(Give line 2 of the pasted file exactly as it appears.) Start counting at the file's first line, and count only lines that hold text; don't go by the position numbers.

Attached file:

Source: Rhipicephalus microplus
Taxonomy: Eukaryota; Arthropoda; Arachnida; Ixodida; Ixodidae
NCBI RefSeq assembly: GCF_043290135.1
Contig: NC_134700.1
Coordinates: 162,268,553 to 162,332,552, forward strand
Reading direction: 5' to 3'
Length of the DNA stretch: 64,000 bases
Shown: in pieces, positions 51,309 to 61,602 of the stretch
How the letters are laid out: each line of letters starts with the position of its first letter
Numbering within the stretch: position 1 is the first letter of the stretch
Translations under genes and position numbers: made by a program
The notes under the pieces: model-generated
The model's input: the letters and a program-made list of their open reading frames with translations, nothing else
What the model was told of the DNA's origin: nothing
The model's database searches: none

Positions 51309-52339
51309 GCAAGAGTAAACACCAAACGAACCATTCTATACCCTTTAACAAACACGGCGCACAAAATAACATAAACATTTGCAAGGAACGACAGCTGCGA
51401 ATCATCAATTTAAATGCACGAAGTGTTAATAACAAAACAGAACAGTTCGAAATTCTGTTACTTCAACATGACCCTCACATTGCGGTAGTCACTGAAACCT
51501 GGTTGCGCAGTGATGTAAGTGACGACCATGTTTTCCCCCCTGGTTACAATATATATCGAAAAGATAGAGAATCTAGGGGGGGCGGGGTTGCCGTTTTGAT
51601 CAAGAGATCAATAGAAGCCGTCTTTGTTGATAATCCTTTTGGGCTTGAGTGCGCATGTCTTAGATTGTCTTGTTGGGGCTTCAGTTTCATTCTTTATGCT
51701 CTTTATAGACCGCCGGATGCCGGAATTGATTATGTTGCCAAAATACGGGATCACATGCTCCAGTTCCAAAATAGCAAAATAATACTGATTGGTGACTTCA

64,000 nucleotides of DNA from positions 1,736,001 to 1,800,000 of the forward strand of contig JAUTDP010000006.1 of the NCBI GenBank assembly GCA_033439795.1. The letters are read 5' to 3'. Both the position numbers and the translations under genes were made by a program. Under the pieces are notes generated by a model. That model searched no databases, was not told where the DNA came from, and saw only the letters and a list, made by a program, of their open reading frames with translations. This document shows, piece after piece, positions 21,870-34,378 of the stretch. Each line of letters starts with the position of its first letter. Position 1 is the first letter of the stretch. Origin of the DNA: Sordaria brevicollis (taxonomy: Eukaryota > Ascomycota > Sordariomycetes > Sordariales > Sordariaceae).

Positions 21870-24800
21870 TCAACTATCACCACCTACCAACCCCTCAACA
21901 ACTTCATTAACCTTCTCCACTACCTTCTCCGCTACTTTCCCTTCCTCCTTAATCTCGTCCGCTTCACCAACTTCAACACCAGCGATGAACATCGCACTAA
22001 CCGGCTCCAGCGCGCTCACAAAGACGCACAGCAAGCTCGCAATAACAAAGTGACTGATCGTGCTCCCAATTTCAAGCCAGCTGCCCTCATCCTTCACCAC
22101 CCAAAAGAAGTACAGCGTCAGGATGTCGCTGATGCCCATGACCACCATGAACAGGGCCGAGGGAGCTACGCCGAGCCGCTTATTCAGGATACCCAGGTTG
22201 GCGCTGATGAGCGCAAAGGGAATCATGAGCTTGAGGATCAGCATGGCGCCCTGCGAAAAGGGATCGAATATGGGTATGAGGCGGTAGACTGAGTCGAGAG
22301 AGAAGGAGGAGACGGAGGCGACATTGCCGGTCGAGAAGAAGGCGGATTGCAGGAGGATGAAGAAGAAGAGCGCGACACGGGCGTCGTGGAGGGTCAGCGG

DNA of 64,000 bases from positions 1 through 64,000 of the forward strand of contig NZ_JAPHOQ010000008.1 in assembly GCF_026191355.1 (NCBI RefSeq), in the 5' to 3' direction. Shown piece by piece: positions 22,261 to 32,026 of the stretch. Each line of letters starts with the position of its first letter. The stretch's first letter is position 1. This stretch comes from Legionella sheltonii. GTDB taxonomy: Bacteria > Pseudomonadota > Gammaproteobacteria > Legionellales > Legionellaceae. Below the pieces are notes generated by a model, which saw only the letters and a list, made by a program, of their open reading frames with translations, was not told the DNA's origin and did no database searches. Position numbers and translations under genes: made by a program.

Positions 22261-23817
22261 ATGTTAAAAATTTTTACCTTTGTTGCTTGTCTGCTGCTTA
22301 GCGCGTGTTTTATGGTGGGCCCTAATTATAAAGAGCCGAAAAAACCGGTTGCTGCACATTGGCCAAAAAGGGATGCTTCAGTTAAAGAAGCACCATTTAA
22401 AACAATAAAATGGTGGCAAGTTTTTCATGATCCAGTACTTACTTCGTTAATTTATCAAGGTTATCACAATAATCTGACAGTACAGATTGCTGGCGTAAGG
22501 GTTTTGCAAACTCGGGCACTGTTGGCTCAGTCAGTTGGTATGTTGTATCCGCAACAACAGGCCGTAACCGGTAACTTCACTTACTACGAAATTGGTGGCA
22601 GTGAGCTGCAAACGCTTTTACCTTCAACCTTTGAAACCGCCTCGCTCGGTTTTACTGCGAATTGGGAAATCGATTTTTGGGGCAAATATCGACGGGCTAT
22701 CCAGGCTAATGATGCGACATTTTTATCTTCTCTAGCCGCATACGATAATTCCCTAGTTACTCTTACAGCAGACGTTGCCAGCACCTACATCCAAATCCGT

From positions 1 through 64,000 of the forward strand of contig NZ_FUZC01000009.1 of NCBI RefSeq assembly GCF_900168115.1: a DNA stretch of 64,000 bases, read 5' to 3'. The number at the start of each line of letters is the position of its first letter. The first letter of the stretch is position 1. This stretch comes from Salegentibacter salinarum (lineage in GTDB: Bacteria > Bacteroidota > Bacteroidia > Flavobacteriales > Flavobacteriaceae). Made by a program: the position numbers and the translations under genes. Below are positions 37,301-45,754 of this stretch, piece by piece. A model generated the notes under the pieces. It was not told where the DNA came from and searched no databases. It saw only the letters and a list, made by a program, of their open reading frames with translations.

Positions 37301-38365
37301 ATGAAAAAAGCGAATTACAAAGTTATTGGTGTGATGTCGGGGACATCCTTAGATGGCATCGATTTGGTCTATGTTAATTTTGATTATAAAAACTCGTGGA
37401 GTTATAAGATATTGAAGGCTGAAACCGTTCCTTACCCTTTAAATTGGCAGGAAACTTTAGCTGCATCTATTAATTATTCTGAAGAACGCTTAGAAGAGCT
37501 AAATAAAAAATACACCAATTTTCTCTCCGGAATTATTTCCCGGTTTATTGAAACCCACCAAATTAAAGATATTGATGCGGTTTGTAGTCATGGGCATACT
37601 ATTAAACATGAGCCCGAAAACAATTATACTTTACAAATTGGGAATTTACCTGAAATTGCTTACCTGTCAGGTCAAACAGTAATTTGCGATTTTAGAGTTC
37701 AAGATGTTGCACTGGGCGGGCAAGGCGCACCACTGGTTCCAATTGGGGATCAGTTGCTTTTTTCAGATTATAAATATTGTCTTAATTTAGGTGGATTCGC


Taxonomy: Eukaryota; Arthropoda; Arachnida; Ixodida; Ixodidae